May 31, 2002

Is the press in awe of Ari Fleischer?…

Jonathan Chait has written a cogent critique for The New Republic of presidential press secretary Ari Fleisher’s method for answering, or not answering, reporters’ questions in press conferences. He demonstrates that Fleischer manipulates reporters in several “audacious” ways: 1) lying by denying facts or past statements, 2) telling “process non sequiturs,” and 3) refusing to answer based on a shifting set of rules. Chait differentiates between spin–putting the best face on facts–and the “fairly blunt propaganda” Fleischer hands the press (also see the entry for propaganda in the Rhetorica Critical Meter). As Chait writes:

[W]hat Fleischer does, for the most part, is not really spin. It’s a system of disinformation–blunter, more aggressive, and, in its own way, more impressive than spin. Much of the time Fleischer does not engage with the logic of a question at all. He simply denies its premises–or refuses to answer it on the grounds that it conflicts with a Byzantine set of rules governing what questions he deems appropriate. Fleischer has broken new ground in the dark art of flackdom: Rather than respond tendentiously to questions, he negates them altogether.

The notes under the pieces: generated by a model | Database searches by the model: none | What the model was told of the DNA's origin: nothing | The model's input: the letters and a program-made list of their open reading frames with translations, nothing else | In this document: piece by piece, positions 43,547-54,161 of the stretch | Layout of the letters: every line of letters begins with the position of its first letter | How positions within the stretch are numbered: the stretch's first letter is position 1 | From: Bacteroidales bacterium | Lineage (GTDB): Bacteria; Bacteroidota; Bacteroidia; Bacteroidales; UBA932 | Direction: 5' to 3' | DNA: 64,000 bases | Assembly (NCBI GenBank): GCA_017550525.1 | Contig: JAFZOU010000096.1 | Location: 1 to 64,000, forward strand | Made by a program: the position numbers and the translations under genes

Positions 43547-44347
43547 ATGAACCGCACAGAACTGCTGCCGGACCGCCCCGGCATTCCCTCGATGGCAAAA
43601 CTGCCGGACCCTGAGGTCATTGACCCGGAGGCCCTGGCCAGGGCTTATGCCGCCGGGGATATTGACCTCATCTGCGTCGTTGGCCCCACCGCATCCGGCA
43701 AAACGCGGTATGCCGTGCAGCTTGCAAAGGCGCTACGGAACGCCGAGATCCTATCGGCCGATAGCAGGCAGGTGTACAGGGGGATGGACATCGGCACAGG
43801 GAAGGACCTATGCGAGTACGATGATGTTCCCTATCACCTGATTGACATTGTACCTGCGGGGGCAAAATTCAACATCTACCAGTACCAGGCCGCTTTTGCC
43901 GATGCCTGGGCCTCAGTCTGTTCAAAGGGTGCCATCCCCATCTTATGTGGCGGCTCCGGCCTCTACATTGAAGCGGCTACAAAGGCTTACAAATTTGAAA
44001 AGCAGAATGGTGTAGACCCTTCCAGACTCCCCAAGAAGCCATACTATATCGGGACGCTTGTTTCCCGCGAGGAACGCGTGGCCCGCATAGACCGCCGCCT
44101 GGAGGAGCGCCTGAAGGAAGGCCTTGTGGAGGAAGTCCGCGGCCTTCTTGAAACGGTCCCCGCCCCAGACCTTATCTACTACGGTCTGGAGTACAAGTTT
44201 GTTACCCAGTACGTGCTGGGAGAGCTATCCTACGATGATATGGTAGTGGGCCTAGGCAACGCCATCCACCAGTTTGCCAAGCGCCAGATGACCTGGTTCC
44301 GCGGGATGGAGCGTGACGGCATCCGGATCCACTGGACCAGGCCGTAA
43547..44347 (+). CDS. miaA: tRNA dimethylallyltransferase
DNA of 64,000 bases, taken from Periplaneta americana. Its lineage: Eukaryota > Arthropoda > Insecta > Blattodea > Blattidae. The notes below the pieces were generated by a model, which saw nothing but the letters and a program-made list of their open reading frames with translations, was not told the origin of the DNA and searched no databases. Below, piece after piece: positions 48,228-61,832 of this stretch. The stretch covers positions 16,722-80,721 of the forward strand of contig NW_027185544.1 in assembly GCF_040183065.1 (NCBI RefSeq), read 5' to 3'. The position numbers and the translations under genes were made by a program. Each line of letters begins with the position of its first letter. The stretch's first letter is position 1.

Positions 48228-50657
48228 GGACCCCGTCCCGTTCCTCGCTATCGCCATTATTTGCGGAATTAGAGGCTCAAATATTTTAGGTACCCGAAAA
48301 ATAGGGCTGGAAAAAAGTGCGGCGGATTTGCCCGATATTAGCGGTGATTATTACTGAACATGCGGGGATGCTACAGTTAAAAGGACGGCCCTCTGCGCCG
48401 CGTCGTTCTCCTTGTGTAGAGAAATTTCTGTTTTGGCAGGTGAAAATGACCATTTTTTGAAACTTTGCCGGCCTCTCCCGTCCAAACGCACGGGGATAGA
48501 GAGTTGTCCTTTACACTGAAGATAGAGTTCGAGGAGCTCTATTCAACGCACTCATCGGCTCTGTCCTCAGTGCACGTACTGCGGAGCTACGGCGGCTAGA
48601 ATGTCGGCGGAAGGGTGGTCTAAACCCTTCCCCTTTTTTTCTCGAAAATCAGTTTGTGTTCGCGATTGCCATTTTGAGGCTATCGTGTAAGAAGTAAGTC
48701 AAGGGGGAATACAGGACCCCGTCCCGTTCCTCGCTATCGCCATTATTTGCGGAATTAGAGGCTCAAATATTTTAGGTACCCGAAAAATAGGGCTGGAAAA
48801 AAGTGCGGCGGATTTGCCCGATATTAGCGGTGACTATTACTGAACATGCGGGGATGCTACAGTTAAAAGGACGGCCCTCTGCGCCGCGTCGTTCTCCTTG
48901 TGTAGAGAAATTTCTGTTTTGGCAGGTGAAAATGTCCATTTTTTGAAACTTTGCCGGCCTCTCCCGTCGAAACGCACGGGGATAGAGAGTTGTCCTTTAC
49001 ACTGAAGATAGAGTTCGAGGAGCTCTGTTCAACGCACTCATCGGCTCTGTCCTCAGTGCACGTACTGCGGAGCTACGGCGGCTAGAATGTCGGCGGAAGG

While I’m largely in agreement with Chait’s critical stance (i.e. what features of Fleisher’s discourse he highlights and why he highlights them), I’m amazed that he implies Fleischer’s tactics are something he inflicts on hapless reporters. In several places in this article, Chait characterizes Fleischer as a “breathtakingly” audacious man who “radiates boundless certainty” that cows reporters into submission. I would suggest that any reporter who cannot prepare well enough to question a press secretary, or who cannot properly deflect flack or follow-up on “fibs” has no business covering the White House.

Far more interesting, I think, is the article as news itself. If Fleischer is lying, then why is the press not reporting it regularly in the way Chait does here? I think the answer is that the press does not see Fleischer’s performance as news in itself. Instead, it is only fodder for analysis after the damage is done. They attend the press conferences seeking information and forget that the process may be the most news worthy item of the day. For that to happen, however, reporters will have to stop being awed by Ari Fleischer and start holding him more accountable for the things he says.

For more on Fleischer, see the Chatterbox column on Slate

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